Author: Emily Milton.
High-altitude fieldwork is all about appreciating Type 2 fun. If you don’t know about Type 2 fun, think of an activity that’s somewhat unpleasant while it’s happening– but makes a great story shortly after it’s over. For example: getting lost, learning how to snowboard– or moving 1,200 buckets of sediment in eighteen days while your body copes with chronic hypoxic stress.
Waking up on my last morning in the Andes after almost three weeks of camping and digging at 14,000+ feet, I tried to focus on the story I’d be able to tell, both from the experience and from the archaeological materials, and ignore my aching back or bruised and split hands.
The previous week had been spent removing 6 cubic meters of sediment from a prehistoric rockshelter perched atop steep slope in the Central Andes. The site, Pachamachay, is famous for its early dates, apparent lack of bone, and the rich lithic assemblage that spans the entirety of the excavation. As the fourth team to excavate the site in the last 50 years, our goal was to collect new charcoal to construct an improved chronology and take sediment samples for microanalyses.
In the 1970s, the site was excavated by a team of archaeologists from Lima, Peru, and Stanford University who were housed a few kilometers from the site in a hostel. They had had daily meals prepared by a chef and a bed to sleep in at night. Even with these luxuries, their fieldnotes documented illness, sediment-cracked hands, and the incredible challenges of excavating such a rich archaeological record. This time, there were three of us, my advisor, Dr. Kurt Rademaker, a PhD student (and good friend) from the University of Tübingen, Sarah Meinekat, and myself, and none of the luxuries. Our previous weeks had been spent at another site, Panaulauca, where we had already moved almost 13 cubic meters with two additional team members. And although we were energized by the success of this previous endeavor, we were exhausted.
The first day, after three failed attempts at correctly pinning and testing the previous excavations, we decided to throw in the trowel for the day and try again tomorrow. A hot plate of beans and a night under the stars worked their magic. The next day we arrived at “the trench,” a legendary meter-wide excavation extending from inside the shelter all the way down the talus slope excavated between 1969 and 1970 by Ramiro Matos. The race was on to reopen the site. All we needed to do was relocate two of John Rick’s 1970s units that were not fully excavated and we could carry out our project. Our spirits were high, but by the fifth day we had been humbled. We had uncovered the previous excavations to find that the units we had intended to excavate had 108 centimeters of intact deposits that were too wet to be screened. Not to mention just how dense those deposits were. Uncovering and documenting a 5-centimeter level took anywhere between two to three hours. Inconveniencing this reality further was the arrival and persistence of a cold front coupled with intermittent mist, snow, and hail. The prospects of finishing prior to our impending departure flight three days out were bleak.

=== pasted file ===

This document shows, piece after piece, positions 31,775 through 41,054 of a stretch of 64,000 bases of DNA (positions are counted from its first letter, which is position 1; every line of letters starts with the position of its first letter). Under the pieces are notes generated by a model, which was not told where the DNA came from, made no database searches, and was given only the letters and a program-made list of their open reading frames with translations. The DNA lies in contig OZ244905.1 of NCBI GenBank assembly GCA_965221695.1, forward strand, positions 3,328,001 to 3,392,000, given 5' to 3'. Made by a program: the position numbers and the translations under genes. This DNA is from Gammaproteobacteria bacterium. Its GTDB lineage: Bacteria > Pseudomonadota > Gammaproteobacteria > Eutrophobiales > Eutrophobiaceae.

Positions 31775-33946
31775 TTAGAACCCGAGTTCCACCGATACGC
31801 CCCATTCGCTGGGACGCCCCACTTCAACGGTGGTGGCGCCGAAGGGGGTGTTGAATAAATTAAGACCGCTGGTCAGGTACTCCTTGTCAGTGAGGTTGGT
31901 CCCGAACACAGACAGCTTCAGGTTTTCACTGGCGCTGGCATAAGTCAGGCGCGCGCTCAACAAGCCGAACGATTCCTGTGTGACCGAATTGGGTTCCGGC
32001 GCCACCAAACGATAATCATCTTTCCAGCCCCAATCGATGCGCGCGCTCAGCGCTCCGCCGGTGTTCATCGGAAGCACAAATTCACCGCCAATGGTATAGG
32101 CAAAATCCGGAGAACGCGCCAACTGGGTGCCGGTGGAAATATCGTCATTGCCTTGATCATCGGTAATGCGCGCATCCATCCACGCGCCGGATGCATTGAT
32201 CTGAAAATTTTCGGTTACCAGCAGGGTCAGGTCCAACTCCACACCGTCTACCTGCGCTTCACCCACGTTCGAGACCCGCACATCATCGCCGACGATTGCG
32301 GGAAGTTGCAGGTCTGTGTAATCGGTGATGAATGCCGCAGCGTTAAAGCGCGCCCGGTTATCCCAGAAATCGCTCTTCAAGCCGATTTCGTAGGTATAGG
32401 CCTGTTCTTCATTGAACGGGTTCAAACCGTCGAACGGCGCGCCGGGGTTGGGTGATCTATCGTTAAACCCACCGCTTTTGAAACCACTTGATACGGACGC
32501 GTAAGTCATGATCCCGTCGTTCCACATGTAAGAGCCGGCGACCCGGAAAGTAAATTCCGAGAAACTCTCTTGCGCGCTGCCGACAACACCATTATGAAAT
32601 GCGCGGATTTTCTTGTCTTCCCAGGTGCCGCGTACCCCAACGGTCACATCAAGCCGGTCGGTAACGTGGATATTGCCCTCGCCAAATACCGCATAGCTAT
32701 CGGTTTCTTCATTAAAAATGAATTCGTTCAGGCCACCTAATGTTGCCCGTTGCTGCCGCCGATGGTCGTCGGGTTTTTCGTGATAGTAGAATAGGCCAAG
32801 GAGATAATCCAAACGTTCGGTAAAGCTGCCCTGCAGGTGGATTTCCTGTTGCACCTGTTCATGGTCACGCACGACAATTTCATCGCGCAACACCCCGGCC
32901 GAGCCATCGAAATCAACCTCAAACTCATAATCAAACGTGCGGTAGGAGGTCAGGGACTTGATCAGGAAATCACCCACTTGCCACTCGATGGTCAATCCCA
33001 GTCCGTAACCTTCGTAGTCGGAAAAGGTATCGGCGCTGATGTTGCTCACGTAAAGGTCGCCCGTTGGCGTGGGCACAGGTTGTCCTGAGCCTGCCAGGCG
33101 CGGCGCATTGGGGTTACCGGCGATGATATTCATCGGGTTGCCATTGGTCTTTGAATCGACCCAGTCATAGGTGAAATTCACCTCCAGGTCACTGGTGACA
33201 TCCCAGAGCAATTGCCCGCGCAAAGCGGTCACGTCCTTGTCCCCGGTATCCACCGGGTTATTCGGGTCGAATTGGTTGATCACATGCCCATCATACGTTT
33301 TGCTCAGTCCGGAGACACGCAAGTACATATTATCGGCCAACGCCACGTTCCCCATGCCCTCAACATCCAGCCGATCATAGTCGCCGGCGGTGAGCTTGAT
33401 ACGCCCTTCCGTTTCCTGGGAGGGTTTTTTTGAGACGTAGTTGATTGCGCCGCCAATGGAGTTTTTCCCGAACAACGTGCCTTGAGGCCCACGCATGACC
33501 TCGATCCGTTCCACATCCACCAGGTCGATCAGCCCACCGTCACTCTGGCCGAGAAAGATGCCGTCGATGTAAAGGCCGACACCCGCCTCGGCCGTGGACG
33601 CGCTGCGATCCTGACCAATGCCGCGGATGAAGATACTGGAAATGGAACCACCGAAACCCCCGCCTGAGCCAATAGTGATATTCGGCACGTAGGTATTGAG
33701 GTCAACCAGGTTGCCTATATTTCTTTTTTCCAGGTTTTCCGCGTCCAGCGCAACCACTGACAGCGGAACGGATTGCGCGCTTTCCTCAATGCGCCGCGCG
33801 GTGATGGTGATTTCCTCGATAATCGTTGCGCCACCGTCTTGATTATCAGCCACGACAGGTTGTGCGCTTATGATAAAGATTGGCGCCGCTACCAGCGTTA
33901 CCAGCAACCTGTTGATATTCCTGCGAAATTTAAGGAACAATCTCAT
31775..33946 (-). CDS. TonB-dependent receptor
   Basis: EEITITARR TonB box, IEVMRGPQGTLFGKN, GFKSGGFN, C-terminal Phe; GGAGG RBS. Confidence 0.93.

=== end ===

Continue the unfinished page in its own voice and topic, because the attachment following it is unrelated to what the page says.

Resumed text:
Small pleasures kept us going. We turned an old dustpan into an amplifier and played 80s tunes from our phones. The local couple who now live on the land surrounding the site brought us homemade cheese and greeted us warmly each afternoon while herding their sheep around our tents. We told jokes and mixed field cocktails like Rum Cocoas and canned Piña Coladas. Most of all we admired the artifacts that kept us so busy. Among the debitage were abundant scrapers and projectile points made of deep pink and marbled cream, fine jasper in ají yellow and rocoto red, and chunkier banded basalts. And as we reached the last level, the promise of hot apple pies and steaming rice pudding awaiting us in the highland city of Tarma enabled us to backfill, wash and dry our gear, and pack our tents.
This summer marked my fifth field season of work at high-altitude, yet on our final morning, the last day before our flight, my newfound internal mantra was nagging me, “Is this really how I want to spend my vacations, chronically smelly, sore, and freezing?” A few weeks removed from a sleeping pad and my incontrovertible answer is, “YES.” The story of the settlement of the Americas represents one of the most challenging, exciting, and incomprehensible feats of humankind. In my fieldwork in the North American Rockies and now the Central Andes, I have found the experiential evidence to be overwhelming: hypoxia, increased UV radiation, frigid temperatures, and unpredictable weather, all of which are uncomfortable – but not an impediment to the montane tenure of head-strong archaeologists and certainly not to prehistoric humans.
For now, the work continues in the laboratory at Great Lake-level – and I look forward to what the next year in the Andes will bring. I have sincere gratitude for The Alumni and Friends Expendable Fund for Archaeology for the gift of travel to-and-from Peru that allowed me to make this research happen. It has been a joy to spend another summer doing what I love best, even if it is a Type-2 sort of love.
Credits: This piece was written for the reporting for the Alumni and Friends Expendable Fund in Archaeology. All or part of it may appear on the Michigan State University Anthropology Website.